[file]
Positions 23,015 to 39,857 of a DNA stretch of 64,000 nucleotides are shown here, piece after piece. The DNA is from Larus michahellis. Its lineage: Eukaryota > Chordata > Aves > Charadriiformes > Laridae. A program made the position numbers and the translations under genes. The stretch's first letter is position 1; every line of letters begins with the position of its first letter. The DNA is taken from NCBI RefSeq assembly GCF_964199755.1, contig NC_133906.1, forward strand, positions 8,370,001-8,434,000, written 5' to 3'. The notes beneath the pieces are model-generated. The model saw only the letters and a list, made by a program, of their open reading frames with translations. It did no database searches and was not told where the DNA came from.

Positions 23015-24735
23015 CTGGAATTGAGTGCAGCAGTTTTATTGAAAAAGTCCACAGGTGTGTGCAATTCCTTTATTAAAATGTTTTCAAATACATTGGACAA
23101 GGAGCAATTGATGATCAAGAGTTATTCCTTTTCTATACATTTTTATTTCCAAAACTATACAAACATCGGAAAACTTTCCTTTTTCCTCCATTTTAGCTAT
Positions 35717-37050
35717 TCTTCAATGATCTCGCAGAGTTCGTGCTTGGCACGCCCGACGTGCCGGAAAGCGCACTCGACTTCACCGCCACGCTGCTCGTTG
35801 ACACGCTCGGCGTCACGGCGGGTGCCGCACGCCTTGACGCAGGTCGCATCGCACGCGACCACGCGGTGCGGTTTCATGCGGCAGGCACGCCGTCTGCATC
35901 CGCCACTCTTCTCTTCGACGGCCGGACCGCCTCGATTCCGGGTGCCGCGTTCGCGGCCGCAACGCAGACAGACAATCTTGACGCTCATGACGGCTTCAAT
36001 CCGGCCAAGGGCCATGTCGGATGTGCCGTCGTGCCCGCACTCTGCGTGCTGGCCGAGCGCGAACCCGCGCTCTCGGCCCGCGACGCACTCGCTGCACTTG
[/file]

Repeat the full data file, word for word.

Positions 23,015 to 39,857 of a DNA stretch of 64,000 nucleotides are shown here, piece after piece. The DNA is from Larus michahellis. Its lineage: Eukaryota > Chordata > Aves > Charadriiformes > Laridae. A program made the position numbers and the translations under genes. The stretch's first letter is position 1; every line of letters begins with the position of its first letter. The DNA is taken from NCBI RefSeq assembly GCF_964199755.1, contig NC_133906.1, forward strand, positions 8,370,001-8,434,000, written 5' to 3'. The notes beneath the pieces are model-generated. The model saw only the letters and a list, made by a program, of their open reading frames with translations. It did no database searches and was not told where the DNA came from.

Positions 23015-24735
23015 CTGGAATTGAGTGCAGCAGTTTTATTGAAAAAGTCCACAGGTGTGTGCAATTCCTTTATTAAAATGTTTTCAAATACATTGGACAA
23101 GGAGCAATTGATGATCAAGAGTTATTCCTTTTCTATACATTTTTATTTCCAAAACTATACAAACATCGGAAAACTTTCCTTTTTCCTCCATTTTAGCTAT
Positions 35717-37050
35717 TCTTCAATGATCTCGCAGAGTTCGTGCTTGGCACGCCCGACGTGCCGGAAAGCGCACTCGACTTCACCGCCACGCTGCTCGTTG
35801 ACACGCTCGGCGTCACGGCGGGTGCCGCACGCCTTGACGCAGGTCGCATCGCACGCGACCACGCGGTGCGGTTTCATGCGGCAGGCACGCCGTCTGCATC
35901 CGCCACTCTTCTCTTCGACGGCCGGACCGCCTCGATTCCGGGTGCCGCGTTCGCGGCCGCAACGCAGACAGACAATCTTGACGCTCATGACGGCTTCAAT
36001 CCGGCCAAGGGCCATGTCGGATGTGCCGTCGTGCCCGCACTCTGCGTGCTGGCCGAGCGCGAACCCGCGCTCTCGGCCCGCGACGCACTCGCTGCACTTG